401 F.Supp. 216 (D.Mass. 1975), Civ. A. 72-911, Morgan v. Kerrigan

Docket Nº:Civ. A. 72-911
Citation:401 F.Supp. 216
Party Name:Morgan v. Kerrigan
Case Date:June 05, 1975
Court:United States District Courts, 1st Circuit, District of Massachusetts
 
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401 F.Supp. 216 (D.Mass. 1975)

Tallulah MORGAN et al., Plaintiffs,

v.

John J. KERRIGAN et al., Defendants.

Civ. A. No. 72-911-G.

United States District Court, D. Massachusetts.

June 5, 1975

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Robert Pressman, Eric E. Van Loon, Center for Law and Education, Cambridge, Mass., John Leubsdorf, Foley, Hoag, and Eliot, Boston, Mass., J. Harold Flannery, Washington, D.C., Rudolph F. Pierce, Boston, Mass., and Nathaniel R. Jones, New York City, for plaintiffs.

James Sullivan, Philip Tierney, Matthew Connolly, DiMento & Sullivan, Boston, Mass., for defendants School Committee.

Richard W. Coleman, Segal, Roitman & Coleman, Boston, Mass., for School Administration.

Sandra Lynch, State Board of Ed., Boston, Mass., for State Bd. of Ed.

Thayer Fremont-Smith, Choate, Hall & Stewart, Boston, Mass., for Boston Home and School Assn.

Timothy Wise, Asst. Atty. Gen., Boston, Mass., for Comm. of Massachusetts.

Kevin F. Moloney, City of Boston Law Dept., Boston, Mass., for City of Boston & Mayor White.

John F. McMahon, Angoff, Goldman, Manning, Pyle & Wanger, Boston, Mass., for Boston Teachers Union.

Jeanne Mirer, Kathleen Weremuik Segal, Mass. Chapter of National Lawyers Guild, Boston, Mass., Jack John Olivero, Richard J. Hiller, Herbert Teitelbaum, Puerto Rican Legal Defense and Education Fund, Inc. New York City, for El Comite.

MEMORANDUM OF DECISION

AND

REMEDIAL ORDERS

Table of Contents

I Introduction ........................................ 222

II Prior Proceedings ................................... 224

III Findings and Conclusions ............................ 227

A. Plans submitted by the Parties ................... 228

B. General Principles Governing Remedy .............. 229

C. School Districts ................................. 235

D. Guidelines for Assigning Students ................ 240

E. Examination Schools .............................. 242

F. School Closings and Capacities ................... 245

G. Magnet Schools and Programs ...................... 246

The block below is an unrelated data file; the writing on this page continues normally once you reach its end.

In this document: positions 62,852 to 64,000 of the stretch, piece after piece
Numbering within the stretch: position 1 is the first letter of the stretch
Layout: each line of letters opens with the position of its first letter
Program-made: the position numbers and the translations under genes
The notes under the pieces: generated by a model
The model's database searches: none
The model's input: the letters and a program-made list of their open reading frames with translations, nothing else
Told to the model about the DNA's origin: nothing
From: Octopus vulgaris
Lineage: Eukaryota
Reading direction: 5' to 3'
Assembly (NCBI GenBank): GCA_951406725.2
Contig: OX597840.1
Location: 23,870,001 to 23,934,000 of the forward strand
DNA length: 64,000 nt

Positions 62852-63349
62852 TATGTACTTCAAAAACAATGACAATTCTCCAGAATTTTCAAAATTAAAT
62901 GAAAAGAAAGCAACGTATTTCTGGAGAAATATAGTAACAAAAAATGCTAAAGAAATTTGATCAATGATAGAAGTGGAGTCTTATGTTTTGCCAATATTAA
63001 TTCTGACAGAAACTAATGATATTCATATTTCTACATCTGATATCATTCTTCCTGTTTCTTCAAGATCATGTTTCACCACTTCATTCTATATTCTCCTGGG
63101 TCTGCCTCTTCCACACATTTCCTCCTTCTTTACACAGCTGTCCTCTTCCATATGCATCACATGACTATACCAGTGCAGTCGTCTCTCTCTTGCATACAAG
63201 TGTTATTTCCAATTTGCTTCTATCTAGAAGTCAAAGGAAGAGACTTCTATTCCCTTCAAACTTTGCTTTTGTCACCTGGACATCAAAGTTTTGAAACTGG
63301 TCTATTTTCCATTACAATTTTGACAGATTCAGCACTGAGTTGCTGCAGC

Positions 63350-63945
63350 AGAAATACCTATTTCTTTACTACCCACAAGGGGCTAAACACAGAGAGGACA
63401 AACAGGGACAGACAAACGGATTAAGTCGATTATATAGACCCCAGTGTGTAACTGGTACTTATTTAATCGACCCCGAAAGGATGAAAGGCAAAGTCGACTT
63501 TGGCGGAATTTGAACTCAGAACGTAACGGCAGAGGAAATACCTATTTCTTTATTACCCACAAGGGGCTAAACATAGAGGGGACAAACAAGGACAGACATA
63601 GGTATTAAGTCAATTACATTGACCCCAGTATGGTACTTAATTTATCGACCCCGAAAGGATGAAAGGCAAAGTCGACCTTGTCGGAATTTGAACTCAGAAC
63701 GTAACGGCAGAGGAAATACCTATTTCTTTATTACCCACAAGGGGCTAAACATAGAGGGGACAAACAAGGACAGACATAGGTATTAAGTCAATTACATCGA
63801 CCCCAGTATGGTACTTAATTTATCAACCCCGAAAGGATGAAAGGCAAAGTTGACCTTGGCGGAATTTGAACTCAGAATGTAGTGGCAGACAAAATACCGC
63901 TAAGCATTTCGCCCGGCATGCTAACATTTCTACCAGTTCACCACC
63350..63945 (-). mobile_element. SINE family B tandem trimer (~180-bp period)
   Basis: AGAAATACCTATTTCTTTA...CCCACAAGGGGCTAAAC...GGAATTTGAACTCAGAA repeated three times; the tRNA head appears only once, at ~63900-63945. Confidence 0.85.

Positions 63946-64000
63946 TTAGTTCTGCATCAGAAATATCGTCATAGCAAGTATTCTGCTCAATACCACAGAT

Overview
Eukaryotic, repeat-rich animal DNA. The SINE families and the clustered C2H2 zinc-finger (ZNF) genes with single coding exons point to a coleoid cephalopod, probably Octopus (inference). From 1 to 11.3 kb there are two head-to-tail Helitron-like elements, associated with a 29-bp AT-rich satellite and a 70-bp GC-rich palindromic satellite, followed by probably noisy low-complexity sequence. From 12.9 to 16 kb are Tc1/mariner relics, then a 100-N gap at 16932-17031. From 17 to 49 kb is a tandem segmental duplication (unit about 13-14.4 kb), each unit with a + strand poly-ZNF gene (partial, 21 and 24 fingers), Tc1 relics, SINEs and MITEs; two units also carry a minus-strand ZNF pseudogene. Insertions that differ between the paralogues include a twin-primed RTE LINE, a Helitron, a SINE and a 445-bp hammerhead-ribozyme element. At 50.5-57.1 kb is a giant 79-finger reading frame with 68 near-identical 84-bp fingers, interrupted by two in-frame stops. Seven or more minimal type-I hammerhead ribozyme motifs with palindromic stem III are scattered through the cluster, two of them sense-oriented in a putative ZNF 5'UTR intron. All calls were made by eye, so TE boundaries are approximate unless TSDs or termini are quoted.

H. Citizen Participation, Monitoring, Reporting ..... 248

IV Conclusion .......................................... 249

V Student Desegregation Plan (excerpts from) .......... 250

A. The Community School Districts ................... 250

B. The Citywide School District ..................... 256

C. Vocational Education (omitted) ................... ---

D. Guidelines for Assigning Students ................ 261

E. Transportation ................................... 263

F. Cost Considerations .............................. 264

G. Citizen Participation, Monitoring and Reporting .. 265

H. Timetable for Implementation ..................... 269

I. Further Remedial Orders (omitted) ................ ---

J. Retention of Jurisdiction (omitted) .............. ---

VI Appendices (omitted) ................................ ---

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GARRITY, District Judge.

Introduction 1

Boston has been a magnet for people searching for access to the larger American society ever since the founding of the nation. Boston's magnetism has, in recent decades, attracted thousands of black Americans, Hispanic Americans, and Oriental Americans into its midst. Like those who preceded them from Europe, these Americans are being pushed by the hardships of their present life and pulled by the promise of opportunities that Boston has always represented.

Many Bostonians today face a different situation from the one faced by settlers in earlier generations, however. Many of today's Bostonians, white, black, and other minorities, must bridge a cultural gap far wider than the one bridged by their predecessors.

Hard as the bridge to opportunity was to travel for most Bostonians from 1800 to 1946, the bridge did exist. Growing industries were in search of workers. The physical structure of Boston permitted the incoming ethnic groups, albeit after much struggle, to settle in enclaves within a city that was not yet overbuilt. Of equal importance, free public schools served as an open road across the gulf between the old cultures and the new. Public schools also provided,

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through their instruction, access to semi-skilled and skilled occupations.

Building upon a foundation laid in the colonial era, Boston became the bridge not only to liberty, but to the ideal of the free, universal, and inclusive public school. Horace Mann established in 1837 the nation's first statewide education commission. In that decade, he achieved world wide renown as the Father of the Common School. Under his stimulus, Boston erected the Quincy School, still in use today in Boston, as the nation's first multi-classroom public elementary school. Built in 1847, the Quincy School expressed in brick and mortar as well as program all that was ideal, urban, and progressive in the nineteenth century vision of the Common School.